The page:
The postmodern heart: war veterans’ experiences of invasive cardiac technology
Article first published online: 2 APR 2004
Journal of Advanced Nursing
Volume 46, Issue 3, pages 253–261, May 2004
How to Cite
Anderson, C. C. (2004), The postmodern heart: war veterans’ experiences of invasive cardiac technology. Journal of Advanced Nursing, 46: 253–261. doi: 10.1111/j.1365-2648.2004.02985.x
- Issue published online: 2 APR 2004
- Article first published online: 2 APR 2004
- Submitted for publication 2 May 2003 Accepted for publication 30 October 2003
- cardiac pacemaker;
- war veterans;
- body perspectives;
- interpretive interactionism;
Background. The consequences of war and medical discourse have historical connections to pacemaker technology. Understanding these consequences is important because war veterans, medicine and cardiac technology have a shared history that continues into the present. The incidence of Australian war veterans needing cardiac pacemakers has increased many-fold in recent years, due to advancing age. This need was recognized by the Australian Department of Veteran Affairs and a cardiac programme was established in the veteran hospital that was the setting for this study.
Aim. This paper reports on a study aimed at capturing the interest and sensitizing the practice of nurses involved in the care of war veterans and other health care consumers who have been diagnosed as requiring a cardiac pacemaker. The study sought to answer the question, ‘How does the war veteran experience his body in relation to invasive cardiac technology?’.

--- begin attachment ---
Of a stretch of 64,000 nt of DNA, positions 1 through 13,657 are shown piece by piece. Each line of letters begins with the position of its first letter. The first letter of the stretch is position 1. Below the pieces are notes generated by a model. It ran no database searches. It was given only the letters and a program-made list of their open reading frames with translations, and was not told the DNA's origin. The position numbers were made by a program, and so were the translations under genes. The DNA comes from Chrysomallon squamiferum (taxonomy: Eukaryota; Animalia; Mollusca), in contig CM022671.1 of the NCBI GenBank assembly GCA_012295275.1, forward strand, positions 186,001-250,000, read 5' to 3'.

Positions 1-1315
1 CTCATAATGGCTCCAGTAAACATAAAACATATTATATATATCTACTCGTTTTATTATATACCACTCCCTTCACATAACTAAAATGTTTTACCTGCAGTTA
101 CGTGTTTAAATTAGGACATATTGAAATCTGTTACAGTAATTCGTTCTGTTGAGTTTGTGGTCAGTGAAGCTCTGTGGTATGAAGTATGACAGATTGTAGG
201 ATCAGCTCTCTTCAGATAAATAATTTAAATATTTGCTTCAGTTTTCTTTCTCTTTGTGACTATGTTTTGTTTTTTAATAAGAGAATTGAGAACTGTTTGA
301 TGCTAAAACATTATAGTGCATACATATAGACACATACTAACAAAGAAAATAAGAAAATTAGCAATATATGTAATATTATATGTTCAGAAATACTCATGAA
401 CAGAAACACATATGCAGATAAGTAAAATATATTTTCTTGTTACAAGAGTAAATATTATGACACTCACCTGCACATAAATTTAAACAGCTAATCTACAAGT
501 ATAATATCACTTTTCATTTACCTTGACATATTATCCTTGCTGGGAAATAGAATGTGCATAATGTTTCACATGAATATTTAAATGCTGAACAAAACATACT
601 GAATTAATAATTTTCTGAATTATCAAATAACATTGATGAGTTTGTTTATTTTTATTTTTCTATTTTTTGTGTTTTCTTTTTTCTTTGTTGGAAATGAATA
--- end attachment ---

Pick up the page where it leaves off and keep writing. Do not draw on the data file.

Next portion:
Method. The research was guided by the principles of interpretive interactionism, and used unstructured interviews with eight male war veterans. The data were collected in 2000.
Findings. Thematic and content analysis revealed five themes: emotional knowing; the medical encounter; belief in the myth of miracle; technological constraint; and the altered heart. The findings indicated that the human dimension was characterized by experiences of ambivalence, inner conflict, powerlessness and suffering.
Conclusion. Nursing is at the interface of science and patient care, and this study contributes to nursing knowledge by focusing on a previously unresearched topic, namely embodied interactions between war veterans and invasive cardiac pacemakers. Within a highly technical area such as cardiology, nurses can still work around the technology and keep patients as their primary focus, thus promoting quality care. A humanistic rather than a technological focus locates nurses between patients and cardiac technology. In this in-between location, nurses are not an extension of cardiac technology but a valuable source of information, education, and counselling.